*2 Following the remand, Appellant submitted Valley's Articles of Association to the Area Office. The Articles indicate that “the business of the Company shall be managed by the Directors.” (Articles at B-20 § 88.) Further, “[t]he Directors may delegate any of their powers to committees consisting of such member or members of their body as they think fit.” (Id. at B-21 § 91.)
*2 In a letter to the Area Office, Appellant asserted that “[p]ursuant to § 88 of Valley's Articles of Association, the Company is managed by its Board.” (Letter from P. Mazza to G. Holman (Oct. 26, 2015), at 2.) However, Appellant maintained, the Executive Committee “manage[s] and control[s] the critical day-to-day functions of Valley, a captive insurance company.” (Id.) Appellant stated that Appellant has only a 4.16% ownership interest in Valley and that Mr. Albritton is just one of 26 Board members. Therefore, Appellant argued, Appellant's interest in Valley is not large enough to “create a quorum, prevent a quorum, cause any vote to pass, block any vote nor cast a tie-breaking vote.” (Id. at 4.)
 
B. The Instant Size Determination
 
*3 On November 6, 2015, the Area Office issued Size Determination No. 3-2016-018 again finding Appellant affiliated with Valley.
*3 The Area Office explained that Valley considers any company holding a share to be a “Member,” with each Member appointing a “Participant Director” to Valley's Board of Directors; each Member has an equal ownership interest and one vote. (Size Determination No. 3-2016-018, at 3.) The Area Office found that Valley's Executive Committee “generally hears committee updates then discusses new business, which includes actions such as reviewing and revising documents/agreements and officer rotation, then the next meetings are scheduled.” (Id. at 4.) In contrast, Valley's Board of Directors is responsible for “establishing committees (which currently consists of Executive, Finance, Underwriting and Risk Control Committees); approving meeting minutes; adding and removing Members and Directors; approving the use of specific ‘professional partners' (consultants, insurers, etc.); approving policy terms, conditions and costs; and approving or ratifying the activities and recommendations from each committee.” (Id.)
*3 The Area Office determined that Appellant did not rebut the presumption that each of Valley's owners has the power to control Valley under 13 C.F.R. § 121.103(c)(2). The Members, acting through the Board of Directors, oversee and approve Valley's “key strategic activities” such as adding and removing Members and establishing policy terms. Further, while the Board may have delegated certain “daily administrative activities” to Valley's officers and to various committees, such as the Executive Committee, this “does not change the fact that the owners, through the Directors they elect, are ultimately in control of the company and committees, and that individuals or entities all having equal ownership and equal votes in a company control or have the power to control the company.” (Id.) The Area Office noted that Executive Committee meetings are infrequent, so Valley could not function if it were obliged to wait for the Executive Committee to meet before it could take action. (Id.)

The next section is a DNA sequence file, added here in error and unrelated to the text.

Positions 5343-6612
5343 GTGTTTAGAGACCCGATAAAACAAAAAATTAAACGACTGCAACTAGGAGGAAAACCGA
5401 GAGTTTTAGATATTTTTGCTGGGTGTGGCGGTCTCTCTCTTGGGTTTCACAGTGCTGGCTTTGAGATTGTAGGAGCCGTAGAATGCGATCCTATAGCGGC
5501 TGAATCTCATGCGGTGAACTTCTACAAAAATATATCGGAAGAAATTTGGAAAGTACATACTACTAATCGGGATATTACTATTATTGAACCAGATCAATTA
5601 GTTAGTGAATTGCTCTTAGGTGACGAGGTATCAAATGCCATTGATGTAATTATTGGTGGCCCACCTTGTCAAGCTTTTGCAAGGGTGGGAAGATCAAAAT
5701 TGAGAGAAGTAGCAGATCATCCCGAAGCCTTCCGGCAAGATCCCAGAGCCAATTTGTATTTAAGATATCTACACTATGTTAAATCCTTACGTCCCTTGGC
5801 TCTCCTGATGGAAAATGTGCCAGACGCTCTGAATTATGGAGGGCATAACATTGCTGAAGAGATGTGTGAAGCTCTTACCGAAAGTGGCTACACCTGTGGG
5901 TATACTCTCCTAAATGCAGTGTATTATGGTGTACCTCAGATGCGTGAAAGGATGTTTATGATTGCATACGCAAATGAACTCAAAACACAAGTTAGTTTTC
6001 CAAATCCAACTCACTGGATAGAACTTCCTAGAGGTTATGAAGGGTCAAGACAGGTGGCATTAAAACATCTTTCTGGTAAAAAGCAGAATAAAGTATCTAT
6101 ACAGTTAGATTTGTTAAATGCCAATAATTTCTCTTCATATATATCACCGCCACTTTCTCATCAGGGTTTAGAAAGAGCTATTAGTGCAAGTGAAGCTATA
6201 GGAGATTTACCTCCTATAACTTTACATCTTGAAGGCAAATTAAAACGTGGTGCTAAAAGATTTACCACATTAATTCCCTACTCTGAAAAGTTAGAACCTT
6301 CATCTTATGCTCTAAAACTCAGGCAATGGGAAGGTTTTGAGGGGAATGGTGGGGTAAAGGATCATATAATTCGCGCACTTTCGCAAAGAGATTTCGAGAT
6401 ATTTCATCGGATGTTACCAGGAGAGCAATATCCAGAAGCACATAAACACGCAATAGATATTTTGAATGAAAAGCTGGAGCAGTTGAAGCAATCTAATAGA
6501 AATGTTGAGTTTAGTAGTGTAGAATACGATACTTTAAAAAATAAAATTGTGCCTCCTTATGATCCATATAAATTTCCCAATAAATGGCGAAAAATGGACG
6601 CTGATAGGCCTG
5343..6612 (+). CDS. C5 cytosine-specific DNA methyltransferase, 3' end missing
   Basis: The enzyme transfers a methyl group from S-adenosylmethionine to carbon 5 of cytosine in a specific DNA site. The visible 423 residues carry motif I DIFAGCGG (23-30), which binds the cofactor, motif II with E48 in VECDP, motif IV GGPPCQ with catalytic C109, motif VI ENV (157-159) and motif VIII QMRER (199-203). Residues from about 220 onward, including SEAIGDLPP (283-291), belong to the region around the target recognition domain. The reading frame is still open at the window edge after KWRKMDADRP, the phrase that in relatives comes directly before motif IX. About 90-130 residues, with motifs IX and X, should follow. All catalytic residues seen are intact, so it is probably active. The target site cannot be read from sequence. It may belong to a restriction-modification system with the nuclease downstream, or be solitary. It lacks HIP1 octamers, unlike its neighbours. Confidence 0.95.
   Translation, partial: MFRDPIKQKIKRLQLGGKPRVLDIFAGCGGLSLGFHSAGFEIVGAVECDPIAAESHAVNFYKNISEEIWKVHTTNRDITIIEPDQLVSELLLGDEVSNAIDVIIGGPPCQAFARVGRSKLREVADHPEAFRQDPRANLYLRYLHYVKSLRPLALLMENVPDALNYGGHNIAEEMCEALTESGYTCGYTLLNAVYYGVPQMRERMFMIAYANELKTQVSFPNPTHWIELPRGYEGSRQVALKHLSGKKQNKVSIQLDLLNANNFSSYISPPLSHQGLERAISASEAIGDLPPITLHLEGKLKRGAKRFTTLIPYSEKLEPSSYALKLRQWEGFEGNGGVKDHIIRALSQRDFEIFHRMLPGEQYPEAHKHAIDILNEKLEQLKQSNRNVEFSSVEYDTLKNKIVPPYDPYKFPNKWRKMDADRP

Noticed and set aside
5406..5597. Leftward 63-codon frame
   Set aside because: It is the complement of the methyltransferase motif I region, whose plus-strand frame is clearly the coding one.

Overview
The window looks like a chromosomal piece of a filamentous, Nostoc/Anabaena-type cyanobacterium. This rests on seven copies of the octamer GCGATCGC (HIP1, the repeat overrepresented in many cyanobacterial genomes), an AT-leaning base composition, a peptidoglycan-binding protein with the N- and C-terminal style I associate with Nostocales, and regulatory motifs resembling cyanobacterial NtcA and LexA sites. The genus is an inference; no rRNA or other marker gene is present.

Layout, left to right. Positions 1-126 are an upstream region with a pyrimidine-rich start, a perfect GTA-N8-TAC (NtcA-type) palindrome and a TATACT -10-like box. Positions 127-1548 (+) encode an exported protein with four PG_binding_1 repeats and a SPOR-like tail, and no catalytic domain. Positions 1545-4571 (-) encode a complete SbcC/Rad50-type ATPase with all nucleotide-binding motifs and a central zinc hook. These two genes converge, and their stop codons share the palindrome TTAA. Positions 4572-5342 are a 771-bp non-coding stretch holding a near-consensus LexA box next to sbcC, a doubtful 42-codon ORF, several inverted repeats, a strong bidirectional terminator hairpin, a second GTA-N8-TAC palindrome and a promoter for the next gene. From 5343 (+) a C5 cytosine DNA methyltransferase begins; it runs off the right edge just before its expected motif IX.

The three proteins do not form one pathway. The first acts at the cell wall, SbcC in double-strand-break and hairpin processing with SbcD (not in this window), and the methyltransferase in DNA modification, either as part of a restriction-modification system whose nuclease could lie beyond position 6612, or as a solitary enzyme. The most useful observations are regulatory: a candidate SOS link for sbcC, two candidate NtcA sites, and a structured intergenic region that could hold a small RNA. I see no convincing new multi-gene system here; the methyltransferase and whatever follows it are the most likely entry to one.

*3 The Area Office stated that “even if [the Area Office were to] find that Valley is controlled by its Executive Committee, it would not preclude a finding that the owners also control.” (Id. at 5.) The Area Office cited to Size Appeal of ETI Professionals, Inc., SBA No. SIZ-4603 (2004) for the proposition that a concern may be controlled by both its owners and its officers/directors at the same time, and thus affiliated with additional concerns based on affiliation through both groups.
*4 The Area Office next addressed whether Appellant and Mr. Albritton play an active role at Valley. The Area Office found that every Director must participate in Board of Directors meetings, in effect ensuring that each Director takes part in controlling Valley. In fact, “Mr. Albritton personally or through a representative attended the Director's meetings in 2014 and 2015, and took an active part in the meeting[s].” (Id.) Further, Valley's Articles of Association allow for a quorum of the Board when two or more Directors are present. Thus, Appellant is not a passive investor in Valley because Mr. Albritton actively participates in Board meetings, where Members vote on significant company decisions and day-to-day actions are approved or ratified. (Id. at 5-6.) As a result, the Area Office concluded, Appellant did not rebut the presumption that each Member controls, or has the power to control, Valley.